Propaganda and the media: Counter-Jihad and the ‘Decent’ Left

11:30 am - March 23rd 2009

by Tom Griffin    

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Over at the Yorkshire Ranter, Alex Harrowell comments on the ongoing story of Glen Jenvey, who featured as an anti-terrorist ‘expert’ in a Sun story about threats, which it now appears he posted himself, against public figures on a Muslim web forum.

It’s a very good question just how many terrorism stories (especially ones that have the “Internet” flag set – it means “stuff I don’t understand” to a lot of editors) are the work of these people, whether the upscale, Decent version or Jenvey’s Comedy Gladio.

There are indeed some interesting connections between the kind of right-wing “CounterJihad” networks represented by Jenvey and the so-called “decent left“.

But before that, all this reminds me of a quote from former Pentagon Neocon Abram Shulsky:

Soviet front groups might have been more effective, but Stalinist paranoia made impossible the operational autonomy needed to succeed. To the extent that future practitioners of this type of propaganda have learned lessons from the Soviet experience, we may expect that the nonstate groups will be controlled in a more sophisticated manner and their ties to a given state will be less obvious.

New methods of spreading propaganda (such as via Internet web sites of Non-governmental organizations [NGOs], or specialized email lists) allow a deceiver to reach target audiences via multiple channels. Many of these channels may remain relatively invisible to the public at large. (Elements of Strategic Denial and Deception by Abram Shulsky in Strategic Denial and Deception: The Twenty-First Century Challenge, edited by Roy Godson and James J. Wirtz, Transaction books, 2002, p23.)

Shulsky went on to note that “Despite the media’s self-image of hardheaded cynicism, it is relatively vulnerable to this type of manipulation.” (p24.)

The Sun’s story, which claimed that British Muslims were preparing a ‘hit-list’ against prominent British Jews, and is now being sued by Alan Sugar over it, seems to bear this theory out.

Would this apply to the ‘decent left’ too? Note, for example:

– Glen Jenvey’s ally Paul Ray AKA Lionheart was interviewed by Phyllis Chesler, who also hosted a party in New York for Democratiya editor Alan Johnson.

– The notionally left-wing Democratiya recently featured an interview with Andrew Bostom, a member of the CounterJihad Europa network. This extreme right grouping was created with the help of Christine Brim, who also happens to be a senior figure in a Washington neoconservative think-tank, the Center for Security Policy (CSP).

– The CSP advocates ‘political warfare‘ against Islam, and its head, Frank Gaffney, is at the center of a number of Islamophobic networks in Europe and the US. Most recently, he hosted Geert Wilders during his recent trip to Washington. (Chesler and Bostom were in attendance on the New York leg of Wilders’ US tour).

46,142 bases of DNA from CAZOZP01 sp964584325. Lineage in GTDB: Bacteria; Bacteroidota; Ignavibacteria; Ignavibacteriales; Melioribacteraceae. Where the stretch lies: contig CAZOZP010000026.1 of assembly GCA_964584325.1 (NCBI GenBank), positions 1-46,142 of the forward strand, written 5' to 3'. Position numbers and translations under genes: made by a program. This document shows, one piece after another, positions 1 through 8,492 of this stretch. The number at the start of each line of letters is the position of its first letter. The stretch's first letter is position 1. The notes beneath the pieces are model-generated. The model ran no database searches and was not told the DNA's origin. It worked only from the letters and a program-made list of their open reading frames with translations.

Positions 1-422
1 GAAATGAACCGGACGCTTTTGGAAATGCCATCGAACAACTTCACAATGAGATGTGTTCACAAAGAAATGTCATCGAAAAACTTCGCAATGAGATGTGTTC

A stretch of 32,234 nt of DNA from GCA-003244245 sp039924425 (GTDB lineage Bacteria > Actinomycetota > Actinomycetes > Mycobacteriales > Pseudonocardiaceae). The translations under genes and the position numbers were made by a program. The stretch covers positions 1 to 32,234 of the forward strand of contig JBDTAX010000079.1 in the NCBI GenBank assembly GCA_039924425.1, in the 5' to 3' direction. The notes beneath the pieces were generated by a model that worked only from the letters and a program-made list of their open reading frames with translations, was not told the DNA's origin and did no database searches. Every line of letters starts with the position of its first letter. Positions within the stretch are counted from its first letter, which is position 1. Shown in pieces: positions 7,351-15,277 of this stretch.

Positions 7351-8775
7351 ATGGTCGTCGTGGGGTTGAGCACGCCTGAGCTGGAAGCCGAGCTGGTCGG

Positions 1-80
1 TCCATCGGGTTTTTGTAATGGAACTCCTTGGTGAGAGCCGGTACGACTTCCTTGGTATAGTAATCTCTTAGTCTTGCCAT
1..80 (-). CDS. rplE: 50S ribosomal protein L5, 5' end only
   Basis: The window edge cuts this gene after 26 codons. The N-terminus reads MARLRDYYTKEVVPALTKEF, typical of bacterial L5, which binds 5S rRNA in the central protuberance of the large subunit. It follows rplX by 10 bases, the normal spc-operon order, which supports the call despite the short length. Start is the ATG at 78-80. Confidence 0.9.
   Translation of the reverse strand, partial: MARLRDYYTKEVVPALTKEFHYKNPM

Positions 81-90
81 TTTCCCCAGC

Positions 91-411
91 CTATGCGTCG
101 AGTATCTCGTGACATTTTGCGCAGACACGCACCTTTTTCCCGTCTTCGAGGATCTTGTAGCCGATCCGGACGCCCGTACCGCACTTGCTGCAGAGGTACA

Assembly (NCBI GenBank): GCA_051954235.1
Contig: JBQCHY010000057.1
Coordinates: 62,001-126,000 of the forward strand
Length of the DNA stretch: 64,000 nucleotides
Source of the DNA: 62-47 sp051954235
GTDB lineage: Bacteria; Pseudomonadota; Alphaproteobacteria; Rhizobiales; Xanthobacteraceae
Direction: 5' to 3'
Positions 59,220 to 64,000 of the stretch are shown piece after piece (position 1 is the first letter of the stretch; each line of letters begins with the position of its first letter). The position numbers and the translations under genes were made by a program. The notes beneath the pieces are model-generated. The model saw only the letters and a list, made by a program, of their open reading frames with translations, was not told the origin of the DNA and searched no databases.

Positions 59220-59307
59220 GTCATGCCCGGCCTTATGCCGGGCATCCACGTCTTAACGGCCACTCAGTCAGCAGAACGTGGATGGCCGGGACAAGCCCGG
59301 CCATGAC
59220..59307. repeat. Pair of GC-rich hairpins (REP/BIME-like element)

– CSP legal counsel David Yerushalmi heads the Society of Americans for National Existence, which produced some of the material which ended up in Policy Exchange’s controversial briefing against the Global Peace and Unity event in London.

– Frank Gaffney’s sister Devon Gaffney Cross runs the Policy Forum on International Security Affairs, a neocon propaganda outfit, partly funded by the Pentagon, which has targeted the European media in recent years.

– In 2004, the FT’s Christopher Caldwell noted that Cross planned to bring to London, “the widest possible variety of foreign-policy voices, from Bush Republicans (she has invited the under secretary of defence, Paul Wolfowitz, to participate) to Clinton Democrats (such as the former CIA director James Woolsey) to the human-rights activists of the Democratic left (who cluster around the Freedom House Foundation and American organised labour).”

In reality, all the elements of this ‘varied coalition’ were identifiably neoconservative. According to the Forum’s website:

The response to our efforts, among the media, has been both prompt and enthusiastic. Editors of The Financial Times, The Daily Telegraph, The London Times, The Economist, The Sun and The Spectator have all participated in our discussions.

– I wonder whether the Policy Forum had something to do with the occasion at Annabel’s recounted by Cristina Odone?

It was here that Thatcher’s makeover was plotted; here that, when Paul Wolfowitz asked to meet some of Britain’s leading journalists, The Observer’s Nick Cohen found himself sitting next to John Lloyd and Charles Moore, drinking champagne.

More recently, I raised the same question last week over at the Next Left blog in the context of the Fabians’ dispute with Nick Cohen about the best way to engage moderate Muslims.

It was also highlighted by Sunny at Pickled Politics:

Who was the “pleasant American” lady who invited [Cohen] to meet Paul Wolfowitz at Annabel’s? (Nick Cohen, Evening Standard, 21 June 2005).

Is she by any chance related to the lady who’s been running “cozy, off-the-record briefings by senior Pentagon officials, fellow-neo-cons and fellow members of the Defense Policy Board (DPB) for select British and European reporters in exclusive clubs and cafes in London and Paris”. (

Some answers would be nice.

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About the author
This is a guest post. Tom Griffin is a freelance writer and researcher. He is currently undertaking a Ph.D on neoconservative networks in Europe at the University of Strathclyde. He writes on his eponymous blog.
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Story Filed Under: Blog ,Foreign affairs ,Media ,Realpolitik ,Terrorism ,Think-tanks ,United States